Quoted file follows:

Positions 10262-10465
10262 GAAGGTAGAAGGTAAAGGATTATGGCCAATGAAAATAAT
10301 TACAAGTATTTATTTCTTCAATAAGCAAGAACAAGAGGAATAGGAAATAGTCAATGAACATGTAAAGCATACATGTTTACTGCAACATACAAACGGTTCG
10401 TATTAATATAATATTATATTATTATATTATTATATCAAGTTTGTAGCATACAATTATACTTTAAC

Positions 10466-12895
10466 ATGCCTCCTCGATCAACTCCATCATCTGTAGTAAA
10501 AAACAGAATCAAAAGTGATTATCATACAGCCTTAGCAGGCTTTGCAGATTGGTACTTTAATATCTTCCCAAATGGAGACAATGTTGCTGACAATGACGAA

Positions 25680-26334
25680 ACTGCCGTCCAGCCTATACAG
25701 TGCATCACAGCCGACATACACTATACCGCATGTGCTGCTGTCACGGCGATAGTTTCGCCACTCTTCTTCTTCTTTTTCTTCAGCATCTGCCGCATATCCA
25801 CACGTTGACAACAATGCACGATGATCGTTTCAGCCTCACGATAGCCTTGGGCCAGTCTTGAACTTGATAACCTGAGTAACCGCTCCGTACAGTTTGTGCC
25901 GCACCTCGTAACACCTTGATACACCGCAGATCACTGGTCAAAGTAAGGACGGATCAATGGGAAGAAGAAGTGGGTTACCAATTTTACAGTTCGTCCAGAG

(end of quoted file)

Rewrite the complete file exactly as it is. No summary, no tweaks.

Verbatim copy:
Positions 10262-10465
10262 GAAGGTAGAAGGTAAAGGATTATGGCCAATGAAAATAAT
10301 TACAAGTATTTATTTCTTCAATAAGCAAGAACAAGAGGAATAGGAAATAGTCAATGAACATGTAAAGCATACATGTTTACTGCAACATACAAACGGTTCG
10401 TATTAATATAATATTATATTATTATATTATTATATCAAGTTTGTAGCATACAATTATACTTTAAC

Positions 10466-12895
10466 ATGCCTCCTCGATCAACTCCATCATCTGTAGTAAA
10501 AAACAGAATCAAAAGTGATTATCATACAGCCTTAGCAGGCTTTGCAGATTGGTACTTTAATATCTTCCCAAATGGAGACAATGTTGCTGACAATGACGAA

Positions 25680-26334
25680 ACTGCCGTCCAGCCTATACAG
25701 TGCATCACAGCCGACATACACTATACCGCATGTGCTGCTGTCACGGCGATAGTTTCGCCACTCTTCTTCTTCTTTTTCTTCAGCATCTGCCGCATATCCA
25801 CACGTTGACAACAATGCACGATGATCGTTTCAGCCTCACGATAGCCTTGGGCCAGTCTTGAACTTGATAACCTGAGTAACCGCTCCGTACAGTTTGTGCC
25901 GCACCTCGTAACACCTTGATACACCGCAGATCACTGGTCAAAGTAAGGACGGATCAATGGGAAGAAGAAGTGGGTTACCAATTTTACAGTTCGTCCAGAG